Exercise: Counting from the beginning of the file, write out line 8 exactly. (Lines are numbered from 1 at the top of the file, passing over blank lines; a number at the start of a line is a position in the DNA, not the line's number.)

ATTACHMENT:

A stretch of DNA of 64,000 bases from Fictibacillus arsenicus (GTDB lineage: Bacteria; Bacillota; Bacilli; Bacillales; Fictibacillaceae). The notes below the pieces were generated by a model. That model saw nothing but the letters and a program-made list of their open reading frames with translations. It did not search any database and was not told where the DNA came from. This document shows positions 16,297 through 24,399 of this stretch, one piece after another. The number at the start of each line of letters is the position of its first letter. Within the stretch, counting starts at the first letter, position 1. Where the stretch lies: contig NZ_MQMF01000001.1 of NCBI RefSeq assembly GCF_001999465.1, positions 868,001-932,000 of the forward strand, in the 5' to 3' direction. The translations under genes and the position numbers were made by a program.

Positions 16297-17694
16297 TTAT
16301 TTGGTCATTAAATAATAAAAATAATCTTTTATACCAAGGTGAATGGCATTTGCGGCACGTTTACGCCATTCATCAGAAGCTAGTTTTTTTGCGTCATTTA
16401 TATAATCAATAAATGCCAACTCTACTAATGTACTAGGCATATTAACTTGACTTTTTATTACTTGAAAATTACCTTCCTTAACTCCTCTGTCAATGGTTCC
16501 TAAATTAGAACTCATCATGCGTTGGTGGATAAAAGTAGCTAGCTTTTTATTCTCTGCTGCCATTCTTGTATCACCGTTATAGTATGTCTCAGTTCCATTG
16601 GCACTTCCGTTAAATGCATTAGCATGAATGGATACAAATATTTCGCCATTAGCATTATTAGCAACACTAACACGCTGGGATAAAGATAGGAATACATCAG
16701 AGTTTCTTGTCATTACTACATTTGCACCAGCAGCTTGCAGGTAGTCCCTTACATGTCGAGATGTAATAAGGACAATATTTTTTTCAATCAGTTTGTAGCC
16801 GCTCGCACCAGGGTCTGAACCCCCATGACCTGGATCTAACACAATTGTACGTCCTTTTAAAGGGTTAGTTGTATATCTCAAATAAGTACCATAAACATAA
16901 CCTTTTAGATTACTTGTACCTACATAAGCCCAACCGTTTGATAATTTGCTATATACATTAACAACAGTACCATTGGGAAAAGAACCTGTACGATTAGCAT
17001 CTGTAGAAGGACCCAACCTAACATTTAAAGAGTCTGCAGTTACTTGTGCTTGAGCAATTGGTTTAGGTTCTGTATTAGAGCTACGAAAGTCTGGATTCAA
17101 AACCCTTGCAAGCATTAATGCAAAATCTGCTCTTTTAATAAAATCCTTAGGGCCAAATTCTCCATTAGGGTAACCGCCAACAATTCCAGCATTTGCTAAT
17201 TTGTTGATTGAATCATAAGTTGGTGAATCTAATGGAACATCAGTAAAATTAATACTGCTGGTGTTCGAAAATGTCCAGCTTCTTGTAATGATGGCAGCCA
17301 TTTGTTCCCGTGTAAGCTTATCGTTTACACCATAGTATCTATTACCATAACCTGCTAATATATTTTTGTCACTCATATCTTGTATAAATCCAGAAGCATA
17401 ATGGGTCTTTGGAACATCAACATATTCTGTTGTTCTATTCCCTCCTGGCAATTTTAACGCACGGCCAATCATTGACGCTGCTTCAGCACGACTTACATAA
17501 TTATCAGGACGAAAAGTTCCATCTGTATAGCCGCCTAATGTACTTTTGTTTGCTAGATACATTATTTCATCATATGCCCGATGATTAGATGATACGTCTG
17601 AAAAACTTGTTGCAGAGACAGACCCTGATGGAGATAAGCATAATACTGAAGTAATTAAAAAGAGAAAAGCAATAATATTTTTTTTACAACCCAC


16701 AGTTTCTTGTCATTACTACATTTGCACCAGCAGCTTGCAGGTAGTCCCTTACATGTCGAGATGTAATAAGGACAATATTTTTTTCAATCAGTTTGTAGCC